What and how much you eat has significant effects on your energy levels.

While there are many different diet protocols, there is one thing all the experts can agree on: sugar and processed foods make you feel sluggish and exhausted.

They make your blood sugar go haywire, causing you to feel a brief period of energy followed by a crash. Paradoxically, those are the very things we reach for when we need to get some energy.

What Can You Do?

I’ve found two things to be consistently true.

One, you need to eat real, clean food. Avoid processed foods, and especially refined sugars. You’re going to feel so much better for it.

Next, find what works for you: Gluten-free, Paleo, Mediterranean, high-fat, plant-based, you name it. Experts and well-meaning friends and family may tell you what’s best, but no one knows your body as well as you do.

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Pay attention. Do you feel energized or fatigued after you eat certain foods? Our bodies have intrinsic wisdom if we are willing to listen and hear them.

4. You Are Not Really Sleeping

We’ve established that you’re (hopefully) getting enough sleep, but are you getting enough high-quality sleep? If you’re constantly saying “I’m exhausted,” you may not be.

Some of the top causes of poor sleep quality include being on electronics right before bed, interruptions, an uncomfortable mattress or the wrong pillow, grinding your teeth, an inconsistent sleep routine, or the fact that you’re not getting through all of the sleep cycles.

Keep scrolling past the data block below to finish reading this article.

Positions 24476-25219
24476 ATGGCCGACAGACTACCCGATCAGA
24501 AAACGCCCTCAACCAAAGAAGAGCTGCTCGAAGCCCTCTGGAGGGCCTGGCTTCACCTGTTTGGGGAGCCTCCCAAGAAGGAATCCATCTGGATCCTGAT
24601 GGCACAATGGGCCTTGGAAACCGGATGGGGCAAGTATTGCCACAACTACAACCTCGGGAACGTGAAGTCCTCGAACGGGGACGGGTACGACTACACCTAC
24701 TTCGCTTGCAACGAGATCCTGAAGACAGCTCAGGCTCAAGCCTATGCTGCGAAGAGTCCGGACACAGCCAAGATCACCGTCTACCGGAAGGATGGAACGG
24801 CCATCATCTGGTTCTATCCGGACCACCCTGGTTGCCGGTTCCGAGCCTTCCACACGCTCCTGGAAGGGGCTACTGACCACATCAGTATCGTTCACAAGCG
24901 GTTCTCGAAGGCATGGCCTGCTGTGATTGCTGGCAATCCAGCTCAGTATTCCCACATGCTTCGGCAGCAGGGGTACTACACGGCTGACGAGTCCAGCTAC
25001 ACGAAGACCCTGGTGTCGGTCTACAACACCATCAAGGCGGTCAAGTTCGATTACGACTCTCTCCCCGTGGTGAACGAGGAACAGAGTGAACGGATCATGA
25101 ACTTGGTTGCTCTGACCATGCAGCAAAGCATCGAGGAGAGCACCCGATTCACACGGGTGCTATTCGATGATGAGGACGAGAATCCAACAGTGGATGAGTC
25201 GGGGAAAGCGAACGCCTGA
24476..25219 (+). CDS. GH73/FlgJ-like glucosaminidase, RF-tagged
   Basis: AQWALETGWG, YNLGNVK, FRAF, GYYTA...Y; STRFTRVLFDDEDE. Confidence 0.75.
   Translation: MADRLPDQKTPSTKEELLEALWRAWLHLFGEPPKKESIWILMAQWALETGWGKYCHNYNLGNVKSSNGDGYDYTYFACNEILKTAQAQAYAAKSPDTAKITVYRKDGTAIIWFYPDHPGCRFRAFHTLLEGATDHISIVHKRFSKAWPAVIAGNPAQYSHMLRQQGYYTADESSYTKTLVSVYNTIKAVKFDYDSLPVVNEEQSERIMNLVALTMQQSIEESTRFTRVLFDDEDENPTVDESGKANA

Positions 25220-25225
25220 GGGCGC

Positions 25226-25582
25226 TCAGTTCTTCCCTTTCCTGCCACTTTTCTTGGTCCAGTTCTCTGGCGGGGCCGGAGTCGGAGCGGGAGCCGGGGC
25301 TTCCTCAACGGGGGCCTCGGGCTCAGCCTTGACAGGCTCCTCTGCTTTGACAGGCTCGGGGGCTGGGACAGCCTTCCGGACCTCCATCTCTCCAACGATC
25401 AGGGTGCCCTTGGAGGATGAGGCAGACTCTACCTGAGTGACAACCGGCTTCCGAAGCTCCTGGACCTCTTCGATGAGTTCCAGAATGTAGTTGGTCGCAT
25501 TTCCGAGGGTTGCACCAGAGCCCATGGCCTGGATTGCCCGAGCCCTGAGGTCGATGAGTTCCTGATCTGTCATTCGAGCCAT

What Can You Do?

Start with the basics—get off your electronics at least an hour before bed, make sure you have a comfortable pillow and mattress, set a consistent sleep routine, reduce outside noise, and sleep in a well-darkened room or wear an eye mask.

If you have difficulty falling asleep or have poor sleep quality, this guide will help you get a good night’s sleep: Poor Sleep Quality Comes from All the Things You Do Since Morning.

5. You Are Stressed or Worrying Too Much

When you’re stressed, you produce more cortisol (the stress hormone), which can significantly affect your sleep and decrease the effectiveness of your immune system.[2] This is why one of the common side effects of long term stress is lack of sleep[3].

Stress and Sleep: Why You May Be Exhausted

    On top of stress hormones, excessive worrying can drain your energy. When you worry, you’re using energy.

    It’s like when you have an app on your phone that takes up a lot of battery and you have it constantly running the background, your battery will drain more quickly. Such is true with worry and stress.